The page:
The aim of this research was to examine the extent to which students with different social identity categories (Turkish/Kurdish) staying in the same university dormitory room empathized with each other. The study was designed as qualitative study. The research was conducted by means of face to face interviews with the students. In-depth face to face interviews were held and qualitative data were collected. A standardized interview technique was used to collect data in the study. In the analysis of qualitative data, data reduction, data display and conclusion steps were followed consecutively. It was found that students with Turkish/Kurdish social identities generally understood each other's points of view, but often did not understand each other's worldviews. When the emotions and behaviors of students with Turkish/Kurdish social identities when they saw a friend from the other social identity who was in trouble, wronged or sad were examined, remarkable results were achieved. Students usually expressed their feelings in parallel to the feelings of their friends from the other social identity, such as feeling troubled, sad, disturbed, angered and empathetic. Similarly, when describing their behaviors, students pointed out behaviors such as psychological support, helping, establishing dialogue, defending the wronged party and sharing the concerns of the students with the other social identity.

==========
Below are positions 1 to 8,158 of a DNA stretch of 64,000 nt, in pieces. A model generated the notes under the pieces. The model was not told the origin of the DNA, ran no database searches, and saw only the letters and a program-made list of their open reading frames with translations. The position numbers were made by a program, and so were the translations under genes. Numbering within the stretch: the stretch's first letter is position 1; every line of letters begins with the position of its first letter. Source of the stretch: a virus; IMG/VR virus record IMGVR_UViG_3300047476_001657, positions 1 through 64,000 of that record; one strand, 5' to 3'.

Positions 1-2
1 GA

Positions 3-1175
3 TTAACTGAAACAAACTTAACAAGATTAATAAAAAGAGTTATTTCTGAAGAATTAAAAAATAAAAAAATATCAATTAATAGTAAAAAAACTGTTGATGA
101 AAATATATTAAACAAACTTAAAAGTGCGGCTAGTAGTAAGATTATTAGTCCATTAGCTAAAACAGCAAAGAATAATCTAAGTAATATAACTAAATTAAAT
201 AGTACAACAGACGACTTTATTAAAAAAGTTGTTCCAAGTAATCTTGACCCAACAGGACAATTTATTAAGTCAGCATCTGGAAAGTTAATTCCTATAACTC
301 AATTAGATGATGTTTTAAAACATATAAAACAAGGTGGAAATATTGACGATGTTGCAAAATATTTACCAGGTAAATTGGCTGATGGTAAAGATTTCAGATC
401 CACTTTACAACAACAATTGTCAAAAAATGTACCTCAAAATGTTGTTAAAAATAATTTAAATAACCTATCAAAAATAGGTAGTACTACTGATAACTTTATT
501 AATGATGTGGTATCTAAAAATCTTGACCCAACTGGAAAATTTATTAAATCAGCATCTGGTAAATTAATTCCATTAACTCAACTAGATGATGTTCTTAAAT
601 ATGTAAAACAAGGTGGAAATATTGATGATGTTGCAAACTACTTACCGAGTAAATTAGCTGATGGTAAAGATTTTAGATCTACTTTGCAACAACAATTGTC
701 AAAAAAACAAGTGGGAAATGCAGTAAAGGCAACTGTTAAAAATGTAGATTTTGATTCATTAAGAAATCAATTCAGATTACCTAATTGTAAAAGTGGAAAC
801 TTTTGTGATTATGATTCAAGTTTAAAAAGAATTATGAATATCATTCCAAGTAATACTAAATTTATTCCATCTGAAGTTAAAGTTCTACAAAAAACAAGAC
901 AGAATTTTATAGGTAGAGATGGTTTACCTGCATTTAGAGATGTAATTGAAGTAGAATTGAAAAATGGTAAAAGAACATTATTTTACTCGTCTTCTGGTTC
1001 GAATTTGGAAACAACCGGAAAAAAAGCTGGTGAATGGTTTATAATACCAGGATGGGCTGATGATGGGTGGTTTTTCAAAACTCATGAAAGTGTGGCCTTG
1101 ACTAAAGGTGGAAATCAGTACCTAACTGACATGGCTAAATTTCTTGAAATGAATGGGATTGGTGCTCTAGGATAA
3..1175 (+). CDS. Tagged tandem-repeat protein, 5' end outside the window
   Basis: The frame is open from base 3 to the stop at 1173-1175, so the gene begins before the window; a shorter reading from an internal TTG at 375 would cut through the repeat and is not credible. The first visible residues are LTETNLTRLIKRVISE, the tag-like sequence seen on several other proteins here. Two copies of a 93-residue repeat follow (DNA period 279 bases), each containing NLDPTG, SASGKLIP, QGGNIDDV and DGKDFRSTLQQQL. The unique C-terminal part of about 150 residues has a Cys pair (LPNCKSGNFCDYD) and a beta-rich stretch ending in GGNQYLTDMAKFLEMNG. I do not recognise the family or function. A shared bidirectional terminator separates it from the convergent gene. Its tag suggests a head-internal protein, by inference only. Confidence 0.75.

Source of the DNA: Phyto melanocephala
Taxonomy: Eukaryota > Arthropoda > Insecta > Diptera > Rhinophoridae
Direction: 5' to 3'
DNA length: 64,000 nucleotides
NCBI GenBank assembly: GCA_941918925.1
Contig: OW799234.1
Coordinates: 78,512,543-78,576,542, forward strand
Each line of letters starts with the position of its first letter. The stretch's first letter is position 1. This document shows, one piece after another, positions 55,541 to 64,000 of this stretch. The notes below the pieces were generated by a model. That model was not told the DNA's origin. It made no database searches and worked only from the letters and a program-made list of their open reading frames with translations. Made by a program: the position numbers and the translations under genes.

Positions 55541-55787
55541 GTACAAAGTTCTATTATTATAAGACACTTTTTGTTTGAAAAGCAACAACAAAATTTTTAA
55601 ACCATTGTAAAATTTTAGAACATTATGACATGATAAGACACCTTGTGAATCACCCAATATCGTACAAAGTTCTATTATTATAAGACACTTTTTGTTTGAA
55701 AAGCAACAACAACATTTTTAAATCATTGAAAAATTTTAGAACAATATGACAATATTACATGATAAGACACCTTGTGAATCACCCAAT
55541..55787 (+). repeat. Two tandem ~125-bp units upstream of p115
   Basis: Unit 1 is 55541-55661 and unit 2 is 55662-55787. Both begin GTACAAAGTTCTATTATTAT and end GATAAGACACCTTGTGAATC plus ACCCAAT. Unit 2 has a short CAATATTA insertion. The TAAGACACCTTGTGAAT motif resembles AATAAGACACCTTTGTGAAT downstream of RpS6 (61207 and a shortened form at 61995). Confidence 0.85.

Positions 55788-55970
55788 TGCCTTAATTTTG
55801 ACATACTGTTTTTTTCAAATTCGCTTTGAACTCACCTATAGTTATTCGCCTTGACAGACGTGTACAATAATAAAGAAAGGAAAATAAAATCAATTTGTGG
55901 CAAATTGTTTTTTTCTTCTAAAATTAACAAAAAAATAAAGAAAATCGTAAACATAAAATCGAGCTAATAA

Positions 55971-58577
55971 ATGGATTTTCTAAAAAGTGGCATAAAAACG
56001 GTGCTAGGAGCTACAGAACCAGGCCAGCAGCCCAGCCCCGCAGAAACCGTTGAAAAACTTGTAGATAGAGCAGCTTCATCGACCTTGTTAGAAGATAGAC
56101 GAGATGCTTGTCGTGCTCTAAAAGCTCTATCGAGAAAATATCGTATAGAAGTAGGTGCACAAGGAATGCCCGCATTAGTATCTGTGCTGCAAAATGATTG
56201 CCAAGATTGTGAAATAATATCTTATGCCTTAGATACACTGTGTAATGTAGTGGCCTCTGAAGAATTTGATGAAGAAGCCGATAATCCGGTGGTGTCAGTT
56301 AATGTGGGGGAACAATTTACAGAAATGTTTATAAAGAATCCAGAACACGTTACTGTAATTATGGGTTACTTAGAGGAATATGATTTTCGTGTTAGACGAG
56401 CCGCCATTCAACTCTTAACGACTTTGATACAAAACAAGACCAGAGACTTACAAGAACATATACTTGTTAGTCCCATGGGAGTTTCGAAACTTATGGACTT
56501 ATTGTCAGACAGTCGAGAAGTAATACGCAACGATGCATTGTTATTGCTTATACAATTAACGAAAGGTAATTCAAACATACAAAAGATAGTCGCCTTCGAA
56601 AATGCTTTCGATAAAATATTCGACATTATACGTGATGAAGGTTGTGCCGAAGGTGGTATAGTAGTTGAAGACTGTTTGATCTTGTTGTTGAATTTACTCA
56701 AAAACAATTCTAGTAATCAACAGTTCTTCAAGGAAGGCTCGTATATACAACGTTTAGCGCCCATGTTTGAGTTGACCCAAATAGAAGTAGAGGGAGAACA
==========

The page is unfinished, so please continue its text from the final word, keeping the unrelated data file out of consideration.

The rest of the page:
Key words: Crossgroup friendships, intergroup contact, intergroup empathy.